Cancer Can Affect a Man’s Fertility

How cancer treatment can affect fertility

Some cancer treatments can affect a man’s ability to father a child. For example, total body irradiation (as used in stem cell transplant) and radiation treatment to an area that includes the testicles can reduce both the number of sperm and their ability to function. This doesn’t mean that pregnancy can’t happen, but it becomes far less likely.

Some types of chemo can damage the sperm over the short term, while others can cause life-long infertility. It depends on the types and doses of the drugs used. The short-term changes have been shown to last about 3 months after the last treatment. Because the risk of birth defects due to sperm damage is hard to study, there’s not much information about this link. But to be safe, doctors often recommend that a man use careful birth control during chemo and for some months’ time after treatment ends.

So far, research has not shown increased birth defects or cancers in children naturally conceived from fathers who had cancer treatment in the past.

Several types of surgery to the pelvic and genital area can cause infertility. If both testicles are removed, for example, sperm cells are no longer made and a man becomes infertile (or sterile). See Cancer Can Affect A Man's Erections and Cancer Can Affect A Man's Ability to Ejaculate for information on the types of surgery that can cause infertility.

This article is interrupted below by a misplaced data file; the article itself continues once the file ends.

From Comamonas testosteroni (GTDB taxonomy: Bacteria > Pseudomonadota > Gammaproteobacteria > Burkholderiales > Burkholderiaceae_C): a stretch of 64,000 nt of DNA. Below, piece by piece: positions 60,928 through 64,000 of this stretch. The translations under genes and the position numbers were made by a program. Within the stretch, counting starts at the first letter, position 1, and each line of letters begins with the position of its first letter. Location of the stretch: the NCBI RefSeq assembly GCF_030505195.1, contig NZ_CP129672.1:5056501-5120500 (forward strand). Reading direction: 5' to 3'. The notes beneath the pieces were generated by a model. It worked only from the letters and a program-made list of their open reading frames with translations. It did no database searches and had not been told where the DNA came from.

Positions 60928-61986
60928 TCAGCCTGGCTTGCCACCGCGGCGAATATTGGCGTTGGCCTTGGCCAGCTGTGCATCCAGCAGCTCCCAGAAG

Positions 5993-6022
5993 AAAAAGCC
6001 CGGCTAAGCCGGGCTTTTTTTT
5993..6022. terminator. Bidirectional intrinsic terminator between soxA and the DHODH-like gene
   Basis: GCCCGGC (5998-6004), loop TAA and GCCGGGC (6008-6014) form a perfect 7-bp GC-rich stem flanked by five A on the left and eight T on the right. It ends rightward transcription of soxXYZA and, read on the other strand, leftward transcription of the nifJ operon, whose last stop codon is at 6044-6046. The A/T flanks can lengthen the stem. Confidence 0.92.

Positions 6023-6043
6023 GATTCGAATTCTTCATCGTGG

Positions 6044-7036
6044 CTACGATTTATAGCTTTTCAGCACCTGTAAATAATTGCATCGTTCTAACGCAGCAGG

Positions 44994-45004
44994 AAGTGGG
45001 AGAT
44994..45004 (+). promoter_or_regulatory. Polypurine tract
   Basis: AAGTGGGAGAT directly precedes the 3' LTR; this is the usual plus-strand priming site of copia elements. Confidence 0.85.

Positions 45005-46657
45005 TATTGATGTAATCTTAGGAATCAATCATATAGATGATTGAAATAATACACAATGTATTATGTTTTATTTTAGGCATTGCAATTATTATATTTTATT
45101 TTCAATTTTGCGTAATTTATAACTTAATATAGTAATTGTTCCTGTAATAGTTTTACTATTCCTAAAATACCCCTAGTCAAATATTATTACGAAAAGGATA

If you think you might want to father a child later on and are concerned about fertility, talk to your doctor before starting treatment. One option may be to bank (save and preserve) your sperm. (See Fertility and Men With Cancer for more on this.) If you aren’t sure if you want to father a child in the future, you may want to work with a sperm bank to learn more about the procedure and its costs. 

The American Cancer Society medical and editorial content team
Our team is made up of doctors and master’s-prepared nurses with deep knowledge of cancer care as well as journalists, editors, and translators with extensive experience in medical writing.

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Last Medical Review: February 24, 2017 Last Revised: February 24, 2017

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